Since its inception, Yellow Card has become the largest centralized cryptocurrency exchange in Africa. Nearly 1.4 million users across the continent rely on the platform to conduct transactions and manage their money.
Co-founders Chris Maurice and Justin Poiroux launched the exchange from their dorm room in Auburn, Alabama, and it has since become a vital part of the African economy.
ACCRA, GHANA – On the afternoon of Dec. 26, 2022, Chris Maurice finally capitulated and went to the emergency room at Hospital Clinic de Barcelona, just west of the city’s gothic quarter.
For roughly 10 months, the 26-year-old CEO of the largest centralized crypto exchange in Africa had ignored many of the symptoms consistent with malaria as he bounced between 21 different countries on the continent, advising heads of state on bitcoin adoption and setting up institutional accounts for his business.
Maurice’s work had taken him to some of the most malaria-ridden areas in the world and, in the process, he had contracted the disease three times.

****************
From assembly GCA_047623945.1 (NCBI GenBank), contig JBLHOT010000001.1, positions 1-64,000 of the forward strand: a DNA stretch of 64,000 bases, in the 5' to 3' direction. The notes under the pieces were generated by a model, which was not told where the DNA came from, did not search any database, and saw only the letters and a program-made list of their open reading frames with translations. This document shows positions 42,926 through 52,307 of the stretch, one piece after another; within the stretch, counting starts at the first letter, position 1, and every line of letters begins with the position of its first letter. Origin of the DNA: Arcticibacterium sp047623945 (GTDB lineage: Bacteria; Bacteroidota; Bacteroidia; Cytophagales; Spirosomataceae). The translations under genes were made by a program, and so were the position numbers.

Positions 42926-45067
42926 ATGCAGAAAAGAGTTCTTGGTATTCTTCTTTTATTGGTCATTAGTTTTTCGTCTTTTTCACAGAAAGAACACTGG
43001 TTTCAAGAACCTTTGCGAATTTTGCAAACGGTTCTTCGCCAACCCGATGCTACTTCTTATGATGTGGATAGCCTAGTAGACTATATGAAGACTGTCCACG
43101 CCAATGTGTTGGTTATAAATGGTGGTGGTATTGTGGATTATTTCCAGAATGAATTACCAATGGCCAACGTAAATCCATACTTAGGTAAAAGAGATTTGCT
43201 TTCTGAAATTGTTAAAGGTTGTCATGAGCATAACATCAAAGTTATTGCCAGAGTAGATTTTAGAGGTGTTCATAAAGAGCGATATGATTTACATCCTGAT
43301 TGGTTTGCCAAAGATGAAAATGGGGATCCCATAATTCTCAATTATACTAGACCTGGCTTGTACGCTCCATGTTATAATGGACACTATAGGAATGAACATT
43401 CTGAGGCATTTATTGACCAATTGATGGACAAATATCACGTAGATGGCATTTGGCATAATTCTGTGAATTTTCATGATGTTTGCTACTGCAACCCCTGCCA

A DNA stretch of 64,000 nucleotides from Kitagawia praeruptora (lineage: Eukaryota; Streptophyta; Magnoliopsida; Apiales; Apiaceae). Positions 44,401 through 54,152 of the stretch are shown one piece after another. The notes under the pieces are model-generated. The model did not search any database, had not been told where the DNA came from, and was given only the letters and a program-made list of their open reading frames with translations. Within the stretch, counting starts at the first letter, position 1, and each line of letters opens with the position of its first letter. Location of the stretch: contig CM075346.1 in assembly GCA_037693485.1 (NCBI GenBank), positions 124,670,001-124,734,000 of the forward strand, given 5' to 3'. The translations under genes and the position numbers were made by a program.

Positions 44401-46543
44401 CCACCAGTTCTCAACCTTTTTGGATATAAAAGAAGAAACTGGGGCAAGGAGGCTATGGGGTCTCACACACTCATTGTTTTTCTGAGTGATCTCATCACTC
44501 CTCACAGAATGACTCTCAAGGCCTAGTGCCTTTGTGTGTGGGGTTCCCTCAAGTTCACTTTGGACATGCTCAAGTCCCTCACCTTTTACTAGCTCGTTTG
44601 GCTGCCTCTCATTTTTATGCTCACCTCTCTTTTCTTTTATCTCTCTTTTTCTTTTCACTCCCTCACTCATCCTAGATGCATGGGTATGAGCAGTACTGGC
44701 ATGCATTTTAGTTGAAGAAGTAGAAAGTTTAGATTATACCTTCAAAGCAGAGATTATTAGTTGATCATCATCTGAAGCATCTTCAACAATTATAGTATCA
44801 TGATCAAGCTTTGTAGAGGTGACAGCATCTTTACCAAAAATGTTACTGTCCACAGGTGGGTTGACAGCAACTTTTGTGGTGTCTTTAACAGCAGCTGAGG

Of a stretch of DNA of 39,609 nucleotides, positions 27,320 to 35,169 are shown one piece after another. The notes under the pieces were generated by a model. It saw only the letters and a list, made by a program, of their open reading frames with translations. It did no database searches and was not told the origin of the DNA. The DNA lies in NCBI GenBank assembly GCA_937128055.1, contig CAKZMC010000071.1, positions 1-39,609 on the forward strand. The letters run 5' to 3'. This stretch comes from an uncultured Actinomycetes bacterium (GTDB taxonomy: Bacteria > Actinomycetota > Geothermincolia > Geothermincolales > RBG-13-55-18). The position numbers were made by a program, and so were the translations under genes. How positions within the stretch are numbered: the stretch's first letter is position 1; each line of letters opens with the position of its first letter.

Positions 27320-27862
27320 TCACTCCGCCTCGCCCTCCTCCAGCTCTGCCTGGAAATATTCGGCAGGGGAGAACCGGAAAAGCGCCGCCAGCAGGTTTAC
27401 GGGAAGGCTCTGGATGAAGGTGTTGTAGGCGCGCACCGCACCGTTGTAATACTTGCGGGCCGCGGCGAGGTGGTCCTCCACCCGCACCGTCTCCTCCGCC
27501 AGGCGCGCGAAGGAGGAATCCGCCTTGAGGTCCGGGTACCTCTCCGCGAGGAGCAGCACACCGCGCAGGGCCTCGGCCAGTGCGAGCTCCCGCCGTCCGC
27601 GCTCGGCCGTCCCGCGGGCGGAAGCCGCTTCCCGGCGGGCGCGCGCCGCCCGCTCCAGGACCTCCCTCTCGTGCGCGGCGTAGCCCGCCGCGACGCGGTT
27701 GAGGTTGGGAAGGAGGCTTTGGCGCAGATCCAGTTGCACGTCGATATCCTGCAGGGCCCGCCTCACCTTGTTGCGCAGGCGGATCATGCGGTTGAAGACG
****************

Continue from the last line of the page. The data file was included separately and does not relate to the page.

Maurice was admitted to the intensive care unit after a year of plasmodium parasites multiplying in his liver and threatening to shut down many of his major organs, including his kidneys.
His face and eyes were yellow from jaundice. As his hemoglobin levels plummeted in response to the intravenous meds administered as treatment, four days of blood transfusions helped save his life.
Maurice has traded security and stability for a career on the road, all with the goal of fundamentally disrupting Africa’s broken financial system.
“I’ve slept more nights than I can count in the Joburg airport,” Maurice told CNBC on the sidelines of the Africa Bitcoin Conference in Ghana. “I’ve mastered the art of where to go to find a good Wi-Fi signal.”